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However, it would not cost an additional $200 to $300 if Intel didn't inflate the costs so much. AMD is proving that, since every single Ryzen die has 32 PCIe lanes, as shown by the Threadripper and Epyc models. It's not even 1 extra mm^2 of die size for 4 PCIe lanes. One AMD's die, it is about 7mm^2 for 32 lanes. On Intel's Sky Lake die, it is about 3mm^2 for 16 lanes. It is not that hard to put more PCIe lanes on a CPU. Intel has chosen to castrate their HEDT CPUs just to force people to pay a lot more for a little more PCIe connectivity. If they weren't bending us over so badly, we wouldn't have this misconception that it costs so much more.
Then by all means buy the Ryzen chip. Had AMD actually had a competitive product for the last 6 years or so, this wouldn't be an issue now, would it? Of course one company has been profitable, owns fabs, and has been making strides in process (and processor) technology this entire time while another company has been...not.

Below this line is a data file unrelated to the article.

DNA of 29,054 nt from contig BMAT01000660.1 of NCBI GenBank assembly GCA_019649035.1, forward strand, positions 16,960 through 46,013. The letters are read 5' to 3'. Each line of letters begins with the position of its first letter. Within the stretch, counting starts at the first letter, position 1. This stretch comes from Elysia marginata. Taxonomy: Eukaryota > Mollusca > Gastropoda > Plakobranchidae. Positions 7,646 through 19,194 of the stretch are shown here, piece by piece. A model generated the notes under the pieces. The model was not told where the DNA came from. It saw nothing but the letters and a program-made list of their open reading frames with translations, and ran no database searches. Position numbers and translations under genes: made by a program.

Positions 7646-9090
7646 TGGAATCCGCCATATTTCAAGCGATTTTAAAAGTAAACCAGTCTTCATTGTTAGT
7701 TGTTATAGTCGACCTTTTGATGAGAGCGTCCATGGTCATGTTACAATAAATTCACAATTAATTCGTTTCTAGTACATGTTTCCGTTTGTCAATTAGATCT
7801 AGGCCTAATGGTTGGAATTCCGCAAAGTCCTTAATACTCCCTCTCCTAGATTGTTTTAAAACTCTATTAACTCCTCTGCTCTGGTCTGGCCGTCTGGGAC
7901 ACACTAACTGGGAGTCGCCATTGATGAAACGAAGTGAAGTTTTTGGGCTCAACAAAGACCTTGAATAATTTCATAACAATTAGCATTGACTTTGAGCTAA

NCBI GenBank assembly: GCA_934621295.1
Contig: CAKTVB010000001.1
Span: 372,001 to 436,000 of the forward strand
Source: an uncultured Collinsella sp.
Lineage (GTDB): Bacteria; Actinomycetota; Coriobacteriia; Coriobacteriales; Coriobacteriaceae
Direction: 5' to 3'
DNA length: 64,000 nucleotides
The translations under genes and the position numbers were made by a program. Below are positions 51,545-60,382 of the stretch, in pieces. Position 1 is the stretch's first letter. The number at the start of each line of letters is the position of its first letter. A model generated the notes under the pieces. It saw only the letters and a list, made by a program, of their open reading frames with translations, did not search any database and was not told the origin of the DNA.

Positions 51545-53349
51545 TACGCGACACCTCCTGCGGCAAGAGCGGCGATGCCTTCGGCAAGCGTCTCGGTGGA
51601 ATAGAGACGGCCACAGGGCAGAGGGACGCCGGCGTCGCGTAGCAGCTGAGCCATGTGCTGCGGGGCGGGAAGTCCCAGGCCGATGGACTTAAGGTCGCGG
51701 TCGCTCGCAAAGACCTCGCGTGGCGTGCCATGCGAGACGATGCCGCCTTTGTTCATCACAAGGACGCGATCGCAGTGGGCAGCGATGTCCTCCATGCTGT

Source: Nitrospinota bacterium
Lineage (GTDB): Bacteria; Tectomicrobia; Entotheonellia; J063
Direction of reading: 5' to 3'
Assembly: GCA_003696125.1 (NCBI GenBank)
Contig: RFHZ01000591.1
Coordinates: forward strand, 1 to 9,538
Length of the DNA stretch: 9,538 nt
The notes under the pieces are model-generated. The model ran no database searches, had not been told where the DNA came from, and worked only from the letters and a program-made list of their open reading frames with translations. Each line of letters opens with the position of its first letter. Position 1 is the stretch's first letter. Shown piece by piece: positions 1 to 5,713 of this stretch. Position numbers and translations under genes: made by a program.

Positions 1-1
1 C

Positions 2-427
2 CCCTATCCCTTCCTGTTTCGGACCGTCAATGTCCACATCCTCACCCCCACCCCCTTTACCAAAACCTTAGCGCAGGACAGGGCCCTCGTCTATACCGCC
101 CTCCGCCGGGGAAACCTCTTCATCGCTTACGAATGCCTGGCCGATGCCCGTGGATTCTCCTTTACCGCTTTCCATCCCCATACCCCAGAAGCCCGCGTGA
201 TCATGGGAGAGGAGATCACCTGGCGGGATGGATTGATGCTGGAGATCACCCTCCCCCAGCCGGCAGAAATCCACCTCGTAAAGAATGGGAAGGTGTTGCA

Intel is a business, not a charity. Why would they sell a product with any more features or for any less than they needed to? I don't see Chevy selling Corvettes for $40k either or Ford selling Raptors for $30k. Why should Intel sell CPUs based on your pricing model when they can sell for what the market will bear? The bigger question you should be asking yourself is this: Why are Ryzen/Threadripper chips selling for so cheap? Answer: Because they appear to be great deals to people that only look at the initial cost of something and not the long term ROI. So far, the Ryzen chips have been 'competitive' with 3 year old technology by throwing more cores at the problem. As for the Threadripper and Epyc CPUs, time will tell how well they actually perform, but from a ROI standpoint, if I have a job measured in hundreds or thousands of dollars per hour, the cost difference between the AMD and Intel CPUs is meaningless. For a Fanboi, a $999 Threadripper is clearly a better deal than a $1999 i9, but for someone doing renders professionally, if the i9 were 10% faster, that $1000 difference is a rounding error. By the same token, if the AMD chip were faster, then the $1000 savings is STILL a rounding error.